They are also the only BMW Off Road Academy other than the BMW Performance Driving School in the U.S.A. to train owners how to handle the large and heavy BMW GS in off-road riding.
I wasn’t sure about learning how to ride off-road from a DVD, but an instructional video from my daughter on basic Yoga (along with regular practice, of course), had worked wonders for my ailing back several years ago. So maybe this video would do the same for my off-road riding?
Well, for $29.95, I thought “What do I have to lose?” With the present cost of fuel, that’s only slightly more that the cost to fill the tank on the GS.
Of course, I wasn’t going to have the benefit of the Instructor’s feedback on what I was doing correctly (or not) and that can be very important. But I figured some guidance would be better than none.
Learning from a DVD may not be the optimum scenario, but I wasn’t really in the position to attend either a RawHyde Adventure Camp or the Off Road classes at the BMW Performance Driving School, so it was all I had.
Shortly after delivery, I popped in the DVD and settled back in my recliner not knowing what to expect. But what I discovered is a superbly produced video covering many basic off-road riding skills that can prove very useful.
Filmed on location at the RawHyde Adventure Center, the introduction leads off with Jim Hyde discussing the common mistakes and fears made by riders who are new to off-road riding, followed by proper bike preparation and set up.
This includes tips on removing those cool accessories to minimize damage in case of a fall, along with proper adjustments of the handlebars, hand controls and other parts to obtain the best ergonomics for operating a motorcycle while standing on the foot pegs.
The primary focus in every exercise is on balance and control. There are 13 Drills (or exercises) covered, all of which were filmed during an actual class, complete with students making mistakes — and a few get-offs. (these are slow speed exercises so I suspect no students were injured in the making of the video!)
The 13 drills include:
Standing on the pegs.
Lifting a bike.
Slow speed balance and control.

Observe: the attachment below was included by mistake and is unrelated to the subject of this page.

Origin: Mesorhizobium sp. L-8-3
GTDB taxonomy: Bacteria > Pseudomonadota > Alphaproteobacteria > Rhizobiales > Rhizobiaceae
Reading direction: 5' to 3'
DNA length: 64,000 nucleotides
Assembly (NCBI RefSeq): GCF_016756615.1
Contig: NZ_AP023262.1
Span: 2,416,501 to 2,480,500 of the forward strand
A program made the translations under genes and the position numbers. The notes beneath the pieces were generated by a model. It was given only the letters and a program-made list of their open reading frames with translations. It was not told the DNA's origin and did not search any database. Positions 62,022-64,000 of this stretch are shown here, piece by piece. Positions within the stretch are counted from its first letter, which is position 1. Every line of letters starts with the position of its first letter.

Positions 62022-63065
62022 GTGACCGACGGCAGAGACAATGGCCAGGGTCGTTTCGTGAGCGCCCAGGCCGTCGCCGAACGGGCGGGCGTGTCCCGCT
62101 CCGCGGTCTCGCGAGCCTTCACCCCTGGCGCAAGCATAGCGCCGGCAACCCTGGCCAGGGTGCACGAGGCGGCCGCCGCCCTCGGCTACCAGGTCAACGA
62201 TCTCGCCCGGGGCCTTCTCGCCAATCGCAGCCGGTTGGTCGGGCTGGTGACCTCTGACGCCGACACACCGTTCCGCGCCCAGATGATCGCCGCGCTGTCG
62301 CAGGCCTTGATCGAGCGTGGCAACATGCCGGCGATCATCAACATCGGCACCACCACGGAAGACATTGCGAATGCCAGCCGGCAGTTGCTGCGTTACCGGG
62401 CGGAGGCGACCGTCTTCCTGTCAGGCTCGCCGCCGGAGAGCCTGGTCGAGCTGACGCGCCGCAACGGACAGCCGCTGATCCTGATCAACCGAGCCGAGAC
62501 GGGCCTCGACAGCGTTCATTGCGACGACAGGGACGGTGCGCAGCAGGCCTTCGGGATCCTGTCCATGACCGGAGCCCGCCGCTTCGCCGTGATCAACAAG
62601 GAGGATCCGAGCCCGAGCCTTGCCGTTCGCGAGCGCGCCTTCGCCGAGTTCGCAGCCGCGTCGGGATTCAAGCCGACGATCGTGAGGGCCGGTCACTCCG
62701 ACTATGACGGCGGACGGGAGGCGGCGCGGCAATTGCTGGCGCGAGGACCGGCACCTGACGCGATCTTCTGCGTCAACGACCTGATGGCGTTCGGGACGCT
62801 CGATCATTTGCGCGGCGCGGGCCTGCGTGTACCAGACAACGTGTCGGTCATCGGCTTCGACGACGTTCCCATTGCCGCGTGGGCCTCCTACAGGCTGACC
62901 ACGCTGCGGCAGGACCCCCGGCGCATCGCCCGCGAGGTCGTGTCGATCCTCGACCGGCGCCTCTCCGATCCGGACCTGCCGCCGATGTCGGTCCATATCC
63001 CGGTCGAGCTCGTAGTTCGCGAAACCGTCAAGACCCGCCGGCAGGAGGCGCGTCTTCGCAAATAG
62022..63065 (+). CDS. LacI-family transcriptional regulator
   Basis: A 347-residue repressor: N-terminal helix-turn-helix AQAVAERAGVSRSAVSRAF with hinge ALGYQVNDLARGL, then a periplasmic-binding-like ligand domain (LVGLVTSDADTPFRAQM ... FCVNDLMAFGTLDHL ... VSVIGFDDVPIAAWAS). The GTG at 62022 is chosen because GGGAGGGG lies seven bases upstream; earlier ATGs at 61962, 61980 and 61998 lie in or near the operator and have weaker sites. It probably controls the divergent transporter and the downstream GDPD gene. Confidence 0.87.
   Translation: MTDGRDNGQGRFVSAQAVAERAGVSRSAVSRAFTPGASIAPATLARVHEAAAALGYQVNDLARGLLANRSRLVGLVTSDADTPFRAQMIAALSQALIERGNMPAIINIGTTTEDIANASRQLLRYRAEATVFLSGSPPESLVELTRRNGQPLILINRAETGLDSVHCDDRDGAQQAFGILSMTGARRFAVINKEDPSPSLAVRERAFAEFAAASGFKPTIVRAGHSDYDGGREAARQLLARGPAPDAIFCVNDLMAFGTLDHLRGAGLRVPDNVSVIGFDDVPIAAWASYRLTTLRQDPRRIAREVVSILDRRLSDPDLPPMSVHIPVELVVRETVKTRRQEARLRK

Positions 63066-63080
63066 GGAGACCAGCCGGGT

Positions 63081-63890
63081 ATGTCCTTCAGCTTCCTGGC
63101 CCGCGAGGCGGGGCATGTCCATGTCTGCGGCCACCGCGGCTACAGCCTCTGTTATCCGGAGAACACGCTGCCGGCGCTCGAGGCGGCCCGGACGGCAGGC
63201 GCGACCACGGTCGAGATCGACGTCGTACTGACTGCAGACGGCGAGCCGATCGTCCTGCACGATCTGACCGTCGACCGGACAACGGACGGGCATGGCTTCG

Trail stop (or a pause and go)
Rear wheel skids
Front brake friction (finding the point before lock-up).
Turn execution (180 degree turn).
Descending steep hills (slowly).
Restarting on a hill.
Steep hill turn-around.
Clutch control, body positioning, balance and visually looking ahead are all stressed and reinforced throughout each drill. Interspersed through the video are short interviews with Instructors and students alike.
I watched the entire video, then a day or two later I reviewed the video again, this time specifically to take notes for reference when practicing the skills at a later date.
I found the BMW GS Off-Road Riding Skills Instructional DVD to be a high-quality production.
Clear, concise explanations prior to each drill, together with a demonstration of the proper technique, are then followed by the students performing the exercise and the result is an informative combination.
Provided you have access to an off-road area, all of these drills can be duplicated on your own, with the possible exception of riding in the hills. Get some riding buddies together and do it as a group.
If you’re hesitant about riding off-road, this video is worth adding to your collection regardless of what brand of bike you ride.
Of course, simply watching the DVD is not going to magically transform you into Jimmy Lewis or Marc Coma.
But I do feel practicing the skills covered in the video will help me relax and feel more confident on my GS when the pavement ends and the squirrely stuff begins.